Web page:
By royal proclamation, today is Eliza Doolittle Day.
A little Flash puzzle-game.
The episodes are very brief.
(ROT-13 hints and spoilers, please.)
In the annals of sentences I didn’t expect to say this year, or possibly in this lifetime, I have to admit that “We’re going to Poland” was pretty high up there. But as anyone with experience booking frequent-flyer reward travel knows, sometimes the weirdly indirect routes on offer present chances to briefly visit someplace you never really expected to see. And so it is that a few months from now, on our way to someplace else, Teresa and I will have ten and a half morning-to-evening hours to kill in Warsaw. Yes, that Warsaw.
Of course we’re already reading all the obvious web pages, and we’ll probably pick up a book or three, but surely there’s someone reading this who already has opinions, formed by personal experience, about what mustn’t be missed when paying a flying visit to Little-Paris-on-the-Vistula. If this is you, please feel encouraged to tell us about it in the comments…
Crossover fic I’d love to read:
Doctor Stephen Maturin scowled at his reflection in the looking-glass and shifted his shoulders uncomfortably inside his borrowed coat. “I look like a dandy,” he complained untruthfully at his companion. “And I cannot understand how anyone can wear collars like these for an entire evening. Every turn of my head scrapes my jaw against them, and they sit in the corners of my vision like blinders on a horse. Why, pray, must we attend this function?”
Jack Aubrey, already dressed, laughed at his friend. “We are going because you wished to meet the owner of that ascending balloon that we sighted over Burnett last week. I spent a few days making enquiries here and there. It’s devilish difficult to discover anything about such a contraption, but I think I’m on the trail of it now.”
“How does that translate into our presence at a rout-party in Bath—on solicited invitations, no less? Are we expecting to meet the balloonist in the midst of a country dance, perhaps? Arrange to see the vehicle as we trot through a cotillion? Surely we could call on the aeronaut during the day like civilized men.”
“The balloonist won’t be at the party.” Jack smiled in response Stephen’s exasperated glare. He was alight with the childlike enjoyment that comes of possessing a secret, and pleased at the game of feeding information out by the ell rather than gathering what his friend let fall. “We’re going there to become acquainted his sister, without whose consent we haven’t a chance of meeting the pilot at all.”
“His sister? How does she affect the matter in the least? Who is this precious female?”
“Frederica, Marchioness of Alverstoke.”
Back to Open thread 157.
The US Army Corps of Engineers is planning to open the Morganza Spillway this afternoon.
Water has a lot of energy behind it.
See more at WAFB, Baton Rouge.
This is a Moroccan spice mixture to add to coffee. A while back we ran all over the North Country trying to find the ingredients.
You add ¼ teaspoon Ras el Hanout to every ½ cup of ground coffee, then make coffee in your usual way. This stuff totally super-charges it.
The recipe is from the Time/Life Beverages cookbook.
Combine all the ingredients, then grind, sieve, and bottle to preserve freshness.
Tying together our recent Navy, marriage, and gay rights discussions:
Washington (CNN) — A preliminary U.S. Navy plan to allow its chaplains to perform same-sex marriages in military chapels after the end of “don’t ask, don’t tell” has fired up congressional opposition.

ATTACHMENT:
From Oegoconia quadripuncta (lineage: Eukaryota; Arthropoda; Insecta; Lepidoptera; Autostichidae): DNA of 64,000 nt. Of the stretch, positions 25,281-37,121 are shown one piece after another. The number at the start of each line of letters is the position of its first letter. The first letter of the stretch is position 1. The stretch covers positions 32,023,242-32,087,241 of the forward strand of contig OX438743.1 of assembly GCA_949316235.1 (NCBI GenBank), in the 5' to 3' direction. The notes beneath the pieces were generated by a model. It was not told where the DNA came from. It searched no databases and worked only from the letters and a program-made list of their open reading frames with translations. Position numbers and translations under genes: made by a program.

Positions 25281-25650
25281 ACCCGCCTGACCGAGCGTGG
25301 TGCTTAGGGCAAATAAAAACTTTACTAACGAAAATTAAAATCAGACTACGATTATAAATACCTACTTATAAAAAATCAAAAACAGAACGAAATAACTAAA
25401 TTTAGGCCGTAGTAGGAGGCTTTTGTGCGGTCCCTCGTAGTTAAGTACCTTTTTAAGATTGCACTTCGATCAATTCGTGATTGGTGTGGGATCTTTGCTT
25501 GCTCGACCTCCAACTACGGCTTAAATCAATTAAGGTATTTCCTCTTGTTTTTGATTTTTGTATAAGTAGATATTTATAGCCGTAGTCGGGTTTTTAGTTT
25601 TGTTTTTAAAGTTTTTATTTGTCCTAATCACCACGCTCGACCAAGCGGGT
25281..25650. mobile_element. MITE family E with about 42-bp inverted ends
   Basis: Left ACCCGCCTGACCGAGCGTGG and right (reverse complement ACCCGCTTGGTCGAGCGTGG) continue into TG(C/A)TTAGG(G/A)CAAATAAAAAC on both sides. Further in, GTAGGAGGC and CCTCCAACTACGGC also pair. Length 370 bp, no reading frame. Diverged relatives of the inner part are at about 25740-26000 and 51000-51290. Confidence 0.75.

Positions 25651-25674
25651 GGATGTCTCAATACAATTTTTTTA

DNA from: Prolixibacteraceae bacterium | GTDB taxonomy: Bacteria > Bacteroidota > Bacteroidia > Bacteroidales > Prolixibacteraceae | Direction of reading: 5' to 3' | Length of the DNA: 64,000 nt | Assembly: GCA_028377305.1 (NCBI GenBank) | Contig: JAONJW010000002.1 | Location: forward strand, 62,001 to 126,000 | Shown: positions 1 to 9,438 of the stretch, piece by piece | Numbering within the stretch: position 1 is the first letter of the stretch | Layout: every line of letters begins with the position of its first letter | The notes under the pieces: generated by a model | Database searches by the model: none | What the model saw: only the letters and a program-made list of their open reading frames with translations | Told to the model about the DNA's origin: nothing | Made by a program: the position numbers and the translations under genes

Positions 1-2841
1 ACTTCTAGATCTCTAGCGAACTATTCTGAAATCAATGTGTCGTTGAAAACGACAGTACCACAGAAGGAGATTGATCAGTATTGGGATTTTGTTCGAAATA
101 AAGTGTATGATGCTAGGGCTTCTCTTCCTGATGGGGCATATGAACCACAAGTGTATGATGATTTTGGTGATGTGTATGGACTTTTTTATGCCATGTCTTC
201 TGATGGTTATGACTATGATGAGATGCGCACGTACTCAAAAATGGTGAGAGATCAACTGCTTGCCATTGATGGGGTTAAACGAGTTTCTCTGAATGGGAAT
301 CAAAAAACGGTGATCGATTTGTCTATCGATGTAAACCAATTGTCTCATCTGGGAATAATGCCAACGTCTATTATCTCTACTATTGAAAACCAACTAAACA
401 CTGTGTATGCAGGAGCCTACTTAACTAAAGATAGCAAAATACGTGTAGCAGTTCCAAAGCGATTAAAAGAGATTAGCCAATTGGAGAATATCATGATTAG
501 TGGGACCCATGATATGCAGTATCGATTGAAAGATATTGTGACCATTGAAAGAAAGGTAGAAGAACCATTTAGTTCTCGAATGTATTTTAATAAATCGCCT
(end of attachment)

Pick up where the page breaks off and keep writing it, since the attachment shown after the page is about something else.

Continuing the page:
All services are moving forward with the transition from the present ban on gays and lesbians serving openly in uniform. Top Pentagon officials are expected to sign off on the new rules and the progress of training in coming weeks.
An April 13 memo from the Navy officer in charge of chaplains says they “may” officiate at same-sex marriages or civil unions, depending on both local laws and their religious organization.
“Regarding the use of base facilities for same-sex marriages, legal counsel has concluded that, generally speaking, base facility use is sexual orientation-neutral,” Rear Adm. Mark Tidd, the Navy’s chief of chaplains, said in the memo. “This is a change to previous training that stated same-sex marriages are not authorized on federal property.”
As you might expect, the usual suspects among the Republicans got their knickers in a twist and started yelling “DOMA! DOMA!”
My money is on the Navy. Congress took away our lash, and Josephus Daniels* took away our rum, but nothing is going to take away our sodomy.
“So,” I said, “what the heck. Why not try republishing some of our short stories in electronic versions? All the cool kids are doing it….”
“Why not” included the fact that we didn’t have electronic text versions of many of our stories. Stuff that only exists on a 3.5” Atari ST disk (or a 5.25” Atari 800 disk), and we think we saw the disk sometime in 1993, aren’t easily converted to e-book formats. But, we’re doing it. Fifteen stories so far (roughly half of our corpus), with more to come.
These are promulgating across the world of e-publishing even as we speak; some are available on the Nook, for example; I’m told that others may be in the Apple store, or as apps for assorted mobile phones and such.
And just for Making Light readers, from now ’til June the 6th, here’s a special coupon to get our short science fiction story “Crossover” free. The code is: PR29V
Covers and e-book formatting are by my elder son, Brendan (the guy with the master’s degree in Entertainment Technology).
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From: “Sherry - VP Acquisitions” <Sherry@newyorkliteraryagency.com>
Subject: FW: Character Assassin on James MacDonald what should I do?
Date: Thu, 7 Jun 2007 10:09:27 -0400
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Hello Jim/James MacDonald,
Someone is trying to do a character assassination on you I think. But, if it’s true, then it will certainly help us in our battle with you.
I have a dilemma, I have some info about you that I think is incorrect, but I’m not sure. Unfortunately, it’s from some criminal databases so I thought I’d contact you first before I post it to the world.
You’ve been pretty strong in posting a bunch of things about us that is hearsay and innuendo and I’d like you to reconsider what you are posting, and here’s why…